Gone, too, is the Jewish appetizing set of smoked fish and pickles.  In its place now stands a fantastic pastrami “sandwich,” a page-turn on Houston Street, leafing over Russ & Daughter’s to its neighbor Katz’s Delicatessen.  And gone are the egg cream and the kitchen counter cocktail.  Instead, sno cones.  The ice is freshly flaked from an old-timey ice shaver that requires a bit of muscle and patience.  But the result is fantastic: crisp chips of ice that drink in the wonderful coconut-jasmine flavoring nicely without turning into slush.

Defending Eleven Madison Park against accusations that it’s too much dinner theater, that the program is too talky and scripted (I tend to agree with these charges, by the way), are truly delicious dishes that showcase the kitchen’s chops (now headed by Chris Flint).  To the skeptics and naysayers, the Elysian Fields lamb dish I had at this meal stands as a disarming rebuttal.  The rosy rounds were full of all of that wonderful terroir that food people talk about when they want a shortcut to describing great, natural flavor, here magnified in a generous rind of melty fat.  The lamb was accompanied by little more than a few, neat stacks of roasted lettuce and a little jus. It was the sort of simple but spectacular, and very adult-minded cooking that reminded me of Humm’s first few years at Eleven Madison Park, about which I am now wistful, and for which I now long.




I missed Ignacio Mattos when he was chef at Isa (now closed).  And the word on the street about his cooking then and there makes me regret it.  Now he’s at Estela, cooking quirky, inventive, and flavorful food that was, the night I went, perhaps best represented in a flotilla of super-crisp Belgian endive leaves that sailed on a chopped mix of anchovies, walnuts and Ubriaco Rosso that, together, wasn’t quite granola or ground meat, and yet,  with the endive, prompted a strange and wonderful association to the lettuce cup.  There was a cloud of milky burrata on a raft of charred bread in a shallow pool of salsa verde that was more juicy than chunky, and incredibly herbaceous.  Into the beef tartare were mixed shards of crispy sunchoke chips that, together with the acid in the dressing, had a lovely salt and vinegar thing going on.  And an avalanche of potato chips over pork in a creamy ramp borani was like a meaty chip and dip all tossed together.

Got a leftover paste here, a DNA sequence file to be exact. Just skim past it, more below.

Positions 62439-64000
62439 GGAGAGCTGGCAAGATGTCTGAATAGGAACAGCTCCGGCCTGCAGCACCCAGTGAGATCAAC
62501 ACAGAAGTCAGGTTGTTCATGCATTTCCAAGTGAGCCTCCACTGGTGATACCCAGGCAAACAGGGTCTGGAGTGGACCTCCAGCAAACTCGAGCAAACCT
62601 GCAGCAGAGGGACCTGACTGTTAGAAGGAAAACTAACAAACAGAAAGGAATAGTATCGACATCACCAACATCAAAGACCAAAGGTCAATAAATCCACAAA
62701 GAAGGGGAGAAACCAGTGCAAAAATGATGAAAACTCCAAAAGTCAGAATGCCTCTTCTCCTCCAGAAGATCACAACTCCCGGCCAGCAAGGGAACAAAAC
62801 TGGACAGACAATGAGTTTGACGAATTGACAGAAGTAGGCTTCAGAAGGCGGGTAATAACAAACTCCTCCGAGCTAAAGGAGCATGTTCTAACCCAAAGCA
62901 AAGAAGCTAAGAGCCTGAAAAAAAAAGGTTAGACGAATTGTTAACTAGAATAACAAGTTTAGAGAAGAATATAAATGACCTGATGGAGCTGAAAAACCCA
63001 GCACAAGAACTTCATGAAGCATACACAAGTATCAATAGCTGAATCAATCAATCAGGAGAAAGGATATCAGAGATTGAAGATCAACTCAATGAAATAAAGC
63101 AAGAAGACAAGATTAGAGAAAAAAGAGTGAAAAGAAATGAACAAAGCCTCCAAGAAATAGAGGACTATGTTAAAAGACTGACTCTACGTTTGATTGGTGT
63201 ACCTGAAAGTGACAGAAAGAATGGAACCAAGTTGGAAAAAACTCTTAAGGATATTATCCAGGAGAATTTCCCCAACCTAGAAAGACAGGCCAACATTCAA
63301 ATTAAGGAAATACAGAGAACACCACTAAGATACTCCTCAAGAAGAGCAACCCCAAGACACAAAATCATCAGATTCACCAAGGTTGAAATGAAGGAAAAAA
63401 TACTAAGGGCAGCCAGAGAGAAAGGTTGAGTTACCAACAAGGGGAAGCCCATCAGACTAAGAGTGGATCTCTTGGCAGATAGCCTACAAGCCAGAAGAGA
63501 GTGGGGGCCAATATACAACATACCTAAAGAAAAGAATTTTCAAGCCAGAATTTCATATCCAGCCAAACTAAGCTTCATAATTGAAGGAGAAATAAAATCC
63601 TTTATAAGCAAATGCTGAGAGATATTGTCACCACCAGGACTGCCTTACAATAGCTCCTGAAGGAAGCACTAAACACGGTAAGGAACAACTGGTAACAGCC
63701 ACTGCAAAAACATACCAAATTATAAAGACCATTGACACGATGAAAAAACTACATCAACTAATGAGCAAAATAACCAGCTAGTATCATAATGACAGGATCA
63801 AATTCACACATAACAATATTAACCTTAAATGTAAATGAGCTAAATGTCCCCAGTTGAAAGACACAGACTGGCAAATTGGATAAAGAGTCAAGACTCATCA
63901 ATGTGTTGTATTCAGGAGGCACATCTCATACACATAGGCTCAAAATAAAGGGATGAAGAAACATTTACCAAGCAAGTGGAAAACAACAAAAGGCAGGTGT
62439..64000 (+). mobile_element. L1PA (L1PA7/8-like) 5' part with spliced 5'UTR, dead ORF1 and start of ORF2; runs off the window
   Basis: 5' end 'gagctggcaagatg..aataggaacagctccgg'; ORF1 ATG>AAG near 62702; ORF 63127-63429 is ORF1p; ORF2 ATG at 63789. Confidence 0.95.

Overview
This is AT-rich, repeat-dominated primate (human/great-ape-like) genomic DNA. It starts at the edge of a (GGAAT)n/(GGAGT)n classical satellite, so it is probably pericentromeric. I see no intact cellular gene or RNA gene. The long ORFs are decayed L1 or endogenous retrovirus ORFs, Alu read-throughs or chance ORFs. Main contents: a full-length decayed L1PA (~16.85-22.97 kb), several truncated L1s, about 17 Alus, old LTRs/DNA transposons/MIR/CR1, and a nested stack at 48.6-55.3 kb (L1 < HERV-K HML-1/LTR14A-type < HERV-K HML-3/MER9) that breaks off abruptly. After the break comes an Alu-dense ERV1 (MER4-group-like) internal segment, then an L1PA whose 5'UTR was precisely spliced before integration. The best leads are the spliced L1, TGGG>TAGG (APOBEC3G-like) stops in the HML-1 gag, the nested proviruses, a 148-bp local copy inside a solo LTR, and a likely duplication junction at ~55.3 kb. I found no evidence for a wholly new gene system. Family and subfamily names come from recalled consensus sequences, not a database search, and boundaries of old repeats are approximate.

Despite warnings from quite a few people that the service at Estela can be wretched (not just bad, but actually wretched), we found nothing out of place.  Maybe it was because my (non-industry) friend, who was celebrating his birthday, was acquainted with the chef (who wasn’t in the kitchen by the time we arrived late, around 22.00), or the fact that quite a few industry kingpins – ones who would make any restaurant staff prim and perk – dotted the dining room.  Or maybe people just don’t know what they’re talking about.  We had a great time.

Contra has perfected the spartan look, both with its interior (it took me a few moments to figure out what to do with the bathroom door, it appearing at first to be nothing more than an outline on a wall) and its simple plating style, which showcases talented cooking and good ingredients.  The food wasn’t necessarily exciting, but, weeks later, I still think fondly of the slice of roast chicken I had there, served with little more than some softened scallion stalks.  Linda Milagros Violago, the nomadic sommelier, who I met years ago in London when she was working at Viajante, and who has also worked at Charlie Trotters and helped shaped the wine lists at Mugaritz, in de wulf, and, more recently, Geranium, created the opening wine list at Contra (she was also the first person to tell me about Contra, long before it opened).  And it has her fingerprints all over it.  Having since left the restaurant, Violago leaves a trail of small producers making natural wines that, like the five-course prix-fixe menu at Contra, are relatively affordable.  We ordered a couple of bottles of Radikon, a funky, rough-hewn, copper-colored juice that went well with our monkfish and meat alike.